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AGRICULTURE REPORT — International Conference Looks at Agricultural Science and Technology - 2003-06-30

Broadcast: July 1, 2003

This is the VOA Special English Agriculture Report.

Last week, an international meeting in Sacramento, California, brought together agricultural, science and environmental officials. They attended the Ministerial Conference and Expo on Agricultural Science and Technology. The United States Department of Agriculture and the Agency for International Development organized the event.

During the conference, Agriculture Secretary Ann Veneman presented a report written by her department. The report advises countries to support scientific discoveries in agriculture. It says greater productivity would improve economic growth and reduce hunger.

The report identifies several technologies that researchers think will be important in twenty-first century agriculture. Genetic research is one area. Tools that work with single molecules -- nanotechnology -- may also help research on plants and animals. Another area is bioremediation. This is a process in which organisms could be used to remove pollution from the environment, like oil spills. And better ways to use and spread information through databases can help researchers around the world.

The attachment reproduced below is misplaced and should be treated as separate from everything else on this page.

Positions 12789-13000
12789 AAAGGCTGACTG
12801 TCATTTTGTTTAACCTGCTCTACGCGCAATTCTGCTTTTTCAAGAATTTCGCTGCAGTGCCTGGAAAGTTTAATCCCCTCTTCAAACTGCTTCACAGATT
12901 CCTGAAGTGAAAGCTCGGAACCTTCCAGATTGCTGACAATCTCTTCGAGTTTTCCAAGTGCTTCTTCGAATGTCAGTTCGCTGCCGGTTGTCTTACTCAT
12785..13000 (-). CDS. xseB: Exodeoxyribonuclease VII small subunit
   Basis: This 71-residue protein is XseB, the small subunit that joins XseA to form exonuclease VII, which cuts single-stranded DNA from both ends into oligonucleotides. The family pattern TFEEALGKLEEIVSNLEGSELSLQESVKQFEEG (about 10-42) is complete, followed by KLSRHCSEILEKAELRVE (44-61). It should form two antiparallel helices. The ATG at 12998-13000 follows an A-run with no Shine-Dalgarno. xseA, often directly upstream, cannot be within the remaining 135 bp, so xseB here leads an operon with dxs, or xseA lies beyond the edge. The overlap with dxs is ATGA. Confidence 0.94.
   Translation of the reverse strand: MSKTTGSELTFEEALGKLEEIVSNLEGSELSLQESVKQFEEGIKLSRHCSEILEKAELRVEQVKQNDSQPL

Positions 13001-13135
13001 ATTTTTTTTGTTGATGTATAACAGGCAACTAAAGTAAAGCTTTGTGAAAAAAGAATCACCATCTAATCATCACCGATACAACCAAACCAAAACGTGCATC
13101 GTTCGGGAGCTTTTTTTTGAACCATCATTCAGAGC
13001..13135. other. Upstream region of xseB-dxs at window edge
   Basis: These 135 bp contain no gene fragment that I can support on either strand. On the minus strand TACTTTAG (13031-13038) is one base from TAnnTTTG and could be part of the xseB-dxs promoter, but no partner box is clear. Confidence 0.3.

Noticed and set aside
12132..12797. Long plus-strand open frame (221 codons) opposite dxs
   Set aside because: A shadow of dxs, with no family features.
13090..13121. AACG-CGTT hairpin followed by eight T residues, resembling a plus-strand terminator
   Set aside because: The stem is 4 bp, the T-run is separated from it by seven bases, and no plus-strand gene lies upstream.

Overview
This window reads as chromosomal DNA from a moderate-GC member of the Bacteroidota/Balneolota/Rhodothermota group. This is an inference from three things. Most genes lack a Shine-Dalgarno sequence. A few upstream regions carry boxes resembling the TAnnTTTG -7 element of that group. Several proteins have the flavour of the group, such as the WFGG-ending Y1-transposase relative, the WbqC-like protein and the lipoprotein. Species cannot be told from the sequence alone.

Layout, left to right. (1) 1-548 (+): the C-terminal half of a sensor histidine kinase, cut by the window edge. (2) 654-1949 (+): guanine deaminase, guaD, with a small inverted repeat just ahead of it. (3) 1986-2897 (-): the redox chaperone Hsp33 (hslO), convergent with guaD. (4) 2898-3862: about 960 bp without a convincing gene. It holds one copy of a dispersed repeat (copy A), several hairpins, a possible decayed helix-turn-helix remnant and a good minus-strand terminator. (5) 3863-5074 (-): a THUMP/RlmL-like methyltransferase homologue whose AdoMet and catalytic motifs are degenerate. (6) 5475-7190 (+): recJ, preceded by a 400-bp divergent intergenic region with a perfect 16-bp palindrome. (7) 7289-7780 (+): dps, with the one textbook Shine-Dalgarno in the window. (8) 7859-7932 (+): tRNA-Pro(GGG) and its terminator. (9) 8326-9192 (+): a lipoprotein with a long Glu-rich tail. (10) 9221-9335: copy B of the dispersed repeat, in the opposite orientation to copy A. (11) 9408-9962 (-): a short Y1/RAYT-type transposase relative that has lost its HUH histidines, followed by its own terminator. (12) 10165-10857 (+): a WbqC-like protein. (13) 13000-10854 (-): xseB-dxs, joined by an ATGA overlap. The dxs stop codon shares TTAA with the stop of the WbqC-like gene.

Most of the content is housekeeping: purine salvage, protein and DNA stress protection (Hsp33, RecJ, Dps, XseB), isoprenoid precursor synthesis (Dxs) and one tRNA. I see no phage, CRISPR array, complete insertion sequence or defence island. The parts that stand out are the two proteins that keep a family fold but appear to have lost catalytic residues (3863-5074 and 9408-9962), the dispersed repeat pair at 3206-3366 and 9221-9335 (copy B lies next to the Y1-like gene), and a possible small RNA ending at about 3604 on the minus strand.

The administrator of the Agency for International Development, Andrew Natsios, also spoke at the conference. He said agricultural productivity in many developing countries is not increasing, as it should. He said these countries should invest more in agricultural technology.

Experts say developing nations invest less than one percent of their economic resources into agricultural research and development. Developed nations invest five percent.

One-hundred-eleven nations took part in the ministerial conference. European Agriculture Commissioner Franz Fischler was not present. European Union agriculture ministers were meeting in Luxembourg.

Hundreds of people demonstrated outside the conference in California. Large numbers of police enforced heavy security. No major violence was reported. By the end of the four days, police had arrested about seventy people.

Some activists opposed the conference as an event to support big agriculture businesses. They demanded that more be done to feed the hungry. Others opposed bio-engineered food.

This VOA Special English Agriculture Report was written by Mario Ritter.